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Apoptosis. 2007 May;12(5):993-1010.

Pathological apoptosis in the developing brain.

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  • 1Center for Brain Repair and Rehabilitation, Institute of Neuroscience and Physiology, Göteborg University, SE 405 30 Göteborg, Sweden.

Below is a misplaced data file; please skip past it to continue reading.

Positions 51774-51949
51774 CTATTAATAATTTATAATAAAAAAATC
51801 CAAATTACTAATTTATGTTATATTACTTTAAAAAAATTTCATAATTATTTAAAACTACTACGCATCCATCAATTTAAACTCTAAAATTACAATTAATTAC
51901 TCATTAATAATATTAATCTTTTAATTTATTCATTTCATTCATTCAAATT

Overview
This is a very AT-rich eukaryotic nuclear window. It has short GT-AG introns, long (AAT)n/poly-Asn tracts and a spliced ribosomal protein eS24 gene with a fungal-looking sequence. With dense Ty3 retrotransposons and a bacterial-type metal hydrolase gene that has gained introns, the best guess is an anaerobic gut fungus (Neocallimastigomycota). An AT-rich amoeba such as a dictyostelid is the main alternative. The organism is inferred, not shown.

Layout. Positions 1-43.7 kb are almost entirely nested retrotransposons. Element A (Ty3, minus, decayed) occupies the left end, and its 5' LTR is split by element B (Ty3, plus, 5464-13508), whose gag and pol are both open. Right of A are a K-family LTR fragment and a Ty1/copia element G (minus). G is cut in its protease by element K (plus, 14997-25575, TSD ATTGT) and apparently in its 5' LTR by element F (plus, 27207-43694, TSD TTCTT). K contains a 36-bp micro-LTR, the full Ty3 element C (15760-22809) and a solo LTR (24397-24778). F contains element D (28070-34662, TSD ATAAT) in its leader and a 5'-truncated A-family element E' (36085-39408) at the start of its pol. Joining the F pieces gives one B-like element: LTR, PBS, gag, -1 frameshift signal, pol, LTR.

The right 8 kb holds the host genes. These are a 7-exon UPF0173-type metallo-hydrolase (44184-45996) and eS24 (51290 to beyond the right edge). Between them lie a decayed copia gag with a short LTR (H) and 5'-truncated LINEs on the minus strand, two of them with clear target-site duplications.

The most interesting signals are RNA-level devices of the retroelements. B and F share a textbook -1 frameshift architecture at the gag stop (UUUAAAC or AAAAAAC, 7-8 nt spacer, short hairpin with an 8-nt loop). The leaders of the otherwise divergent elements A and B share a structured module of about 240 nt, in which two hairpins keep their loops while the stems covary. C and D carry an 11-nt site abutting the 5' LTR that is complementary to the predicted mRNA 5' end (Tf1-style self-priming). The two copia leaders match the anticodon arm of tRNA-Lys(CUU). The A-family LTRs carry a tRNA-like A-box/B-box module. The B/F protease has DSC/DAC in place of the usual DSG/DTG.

More than half of the initially-formed neurons are deleted in certain brain regions during normal development. This process, whereby cells are discretely removed without interfering with the further development of remaining cells, is called programmed cell death (PCD). The term apoptosis is used to describe certain morphological manifestations of PCD. Many of the effectors of this developmental cell death program are highly expressed in the developing brain, making it more susceptible to accidental activation of the death machinery, e.g. following hypoxia-ischemia or irradiation. Recent evidence suggests, however, that activation and regulation of cell death mechanisms under pathological conditions do not exactly mirror physiological, developmentally regulated PCD. It may be argued that the conditions after e.g. ischemia are not even compatible with the execution of PCD as we know it. Under pathological conditions cells are exposed to various stressors, including energy failure, oxidative stress and unbalanced ion fluxes. This results in parallel triggering and potential overshooting of several different cell death pathways, which then interact with one another and result in complex patterns of biochemical manifestations and cellular morphological features. These types of cell death are here called "pathological apoptosis," where classical hallmarks of PCD, like pyknosis, nuclear condensation and caspase-3 activation, are combined with non-PCD features of cell death. Here we review our current knowledge of the mechanisms involved, with special focus on the potential for therapeutic intervention tailored to the needs of the developing brain.

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